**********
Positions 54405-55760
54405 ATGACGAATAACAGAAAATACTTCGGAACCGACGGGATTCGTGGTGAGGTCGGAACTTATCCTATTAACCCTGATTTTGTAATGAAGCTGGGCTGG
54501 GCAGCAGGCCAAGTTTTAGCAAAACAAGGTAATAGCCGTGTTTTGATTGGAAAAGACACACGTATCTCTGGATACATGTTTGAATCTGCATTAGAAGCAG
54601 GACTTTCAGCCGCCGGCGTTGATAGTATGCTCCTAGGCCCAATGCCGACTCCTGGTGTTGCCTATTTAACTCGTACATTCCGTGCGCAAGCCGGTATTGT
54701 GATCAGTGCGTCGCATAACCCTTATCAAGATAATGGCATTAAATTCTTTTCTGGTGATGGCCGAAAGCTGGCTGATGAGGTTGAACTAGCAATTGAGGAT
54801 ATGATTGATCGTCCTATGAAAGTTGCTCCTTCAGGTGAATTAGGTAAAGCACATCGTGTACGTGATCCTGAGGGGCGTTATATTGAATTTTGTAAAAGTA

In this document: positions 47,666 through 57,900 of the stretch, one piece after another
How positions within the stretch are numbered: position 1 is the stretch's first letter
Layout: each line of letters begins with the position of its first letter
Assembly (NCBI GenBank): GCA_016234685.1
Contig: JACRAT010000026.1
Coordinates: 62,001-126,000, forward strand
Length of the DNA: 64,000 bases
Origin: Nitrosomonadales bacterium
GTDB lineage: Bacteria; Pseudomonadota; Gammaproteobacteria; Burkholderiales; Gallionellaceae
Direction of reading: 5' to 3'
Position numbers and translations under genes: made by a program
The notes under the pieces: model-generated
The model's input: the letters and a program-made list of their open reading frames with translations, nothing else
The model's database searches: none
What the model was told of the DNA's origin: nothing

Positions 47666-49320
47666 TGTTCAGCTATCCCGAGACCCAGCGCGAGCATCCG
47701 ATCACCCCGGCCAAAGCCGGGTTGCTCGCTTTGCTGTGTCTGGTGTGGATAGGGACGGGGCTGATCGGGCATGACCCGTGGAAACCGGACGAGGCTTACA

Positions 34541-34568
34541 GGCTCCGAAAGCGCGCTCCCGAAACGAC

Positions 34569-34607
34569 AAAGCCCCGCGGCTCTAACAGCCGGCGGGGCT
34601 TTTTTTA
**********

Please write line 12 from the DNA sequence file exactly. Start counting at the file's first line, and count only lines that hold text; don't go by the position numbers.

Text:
Coordinates: 62,001-126,000, forward strand